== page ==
• Walter Cifuentes

Trust Implementation Checklist

Updated: Jun 28


If you have successfully worked with an estate planning attorney to create a living trust, then congratulations! You have completed a complex task that many avoid. Unfortunately, your job is not done when you have a fancy trust binder sitting on your shelf. The trust must also be funded, and that involves retitling your assets, contacting the banks and brokers to change the ownership of your assets into the name of the trust. Since the whole process can be confusing, we have created the following trust implementation checklist to help guide you:

1) Financial accounts

Financial accounts currently held in the name of yourself, your spouse, or jointly should generally be renamed or “converted” into a trust account. This category does not include IRA’s or other retirement accounts, which we will discuss later. We do recommend changing the title of your brokerage accounts, checking and savings accounts. This step is essential to avoiding probate and ensuring the trust governs the assets.


Please be aware, that even though the assets have been retitled into the trust, you, as trustee, will still have full control and may use the funds in the accounts.

2) IRA’s, 401k’s, Pensions, and other retirement accounts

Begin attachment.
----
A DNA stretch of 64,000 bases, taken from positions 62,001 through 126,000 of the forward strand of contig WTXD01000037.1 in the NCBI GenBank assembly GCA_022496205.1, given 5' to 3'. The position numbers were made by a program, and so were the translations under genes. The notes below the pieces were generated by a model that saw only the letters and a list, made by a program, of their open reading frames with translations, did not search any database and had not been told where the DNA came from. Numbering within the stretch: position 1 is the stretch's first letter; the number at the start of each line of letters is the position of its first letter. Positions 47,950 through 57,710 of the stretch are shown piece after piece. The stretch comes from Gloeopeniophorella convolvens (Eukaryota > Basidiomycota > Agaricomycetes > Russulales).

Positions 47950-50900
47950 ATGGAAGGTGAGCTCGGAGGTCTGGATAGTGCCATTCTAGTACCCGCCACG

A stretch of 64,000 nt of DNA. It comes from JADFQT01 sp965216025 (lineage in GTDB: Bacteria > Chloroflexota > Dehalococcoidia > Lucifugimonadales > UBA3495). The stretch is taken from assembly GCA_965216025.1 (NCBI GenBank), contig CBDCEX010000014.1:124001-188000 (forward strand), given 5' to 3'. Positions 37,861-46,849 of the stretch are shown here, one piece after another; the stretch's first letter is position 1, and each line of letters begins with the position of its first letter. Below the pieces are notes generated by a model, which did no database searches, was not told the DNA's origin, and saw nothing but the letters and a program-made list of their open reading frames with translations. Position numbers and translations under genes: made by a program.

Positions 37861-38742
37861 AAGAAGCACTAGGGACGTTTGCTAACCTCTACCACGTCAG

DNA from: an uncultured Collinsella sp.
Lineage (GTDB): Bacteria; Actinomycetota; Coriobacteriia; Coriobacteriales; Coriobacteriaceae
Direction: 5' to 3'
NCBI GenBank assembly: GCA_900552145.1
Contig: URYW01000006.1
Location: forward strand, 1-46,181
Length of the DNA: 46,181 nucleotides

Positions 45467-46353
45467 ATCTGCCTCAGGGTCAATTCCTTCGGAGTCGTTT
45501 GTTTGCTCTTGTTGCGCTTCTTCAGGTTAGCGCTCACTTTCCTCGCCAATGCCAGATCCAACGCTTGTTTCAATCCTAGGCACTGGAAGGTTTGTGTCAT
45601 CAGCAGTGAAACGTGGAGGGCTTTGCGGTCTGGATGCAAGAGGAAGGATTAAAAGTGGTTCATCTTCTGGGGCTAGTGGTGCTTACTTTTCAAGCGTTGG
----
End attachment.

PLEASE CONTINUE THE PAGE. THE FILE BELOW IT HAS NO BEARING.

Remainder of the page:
IRA’s, 401k’s, Pensions and other retirement accounts are different because they must be owned by an individual and cannot be placed in a trust while the owner is still living. However, IRA’s, 401k’s and Pensions have a powerful alternative. You may name beneficiaries for the IRA so that the funds will pass to the named individuals. This process avoids probate and is fast and easy. You may also name the trust as the beneficiary of the IRA. If you have minor children, or if your trust has special provisions, such as a special needs trust, then naming the trust may be preferable. Absent these situations, we prefer to name the individuals as the beneficiary rather than the trust. You may also have a primary and contingent beneficiary, a beneficiary who will inherit the funds if your primary beneficiary is already deceased. If you are not sure, it is a good idea to ask your estate planning attorney to clarify how these accounts should be handled, and whether the trust should be named as a beneficiary for the IRA in your specific situation.

3) Your Home

The next thing that should be put into the trust is the Home and/or mortgage. Just by stating the home is in the trust is not enough. You must file a grant deed and submit to the recorder’s office. We recommend going back to your Estate Attorney to ensure this is done correctly due to execution of this form is extremely important.

4) Do I need everything else in my trust?

Usually, a good estate planning attorney will create a “pour over will” that will “pour” any assets outside of the trust into the trust upon your death. The pour over is designed to clearly give your trustee authority over other assets such as cars, furniture, and personal effects. Here is a list of assets that do not need to be retitled:

a. Life insurance where the surviving spouse is designated.

b. Any types of vehicles

c. Furniture

d. Personal effects

Transferring assets to the trust can be a very daunting task., but when done correctly, it can give a peace of mind in the long run. If you have any questions, please give us a call and we are ready to help.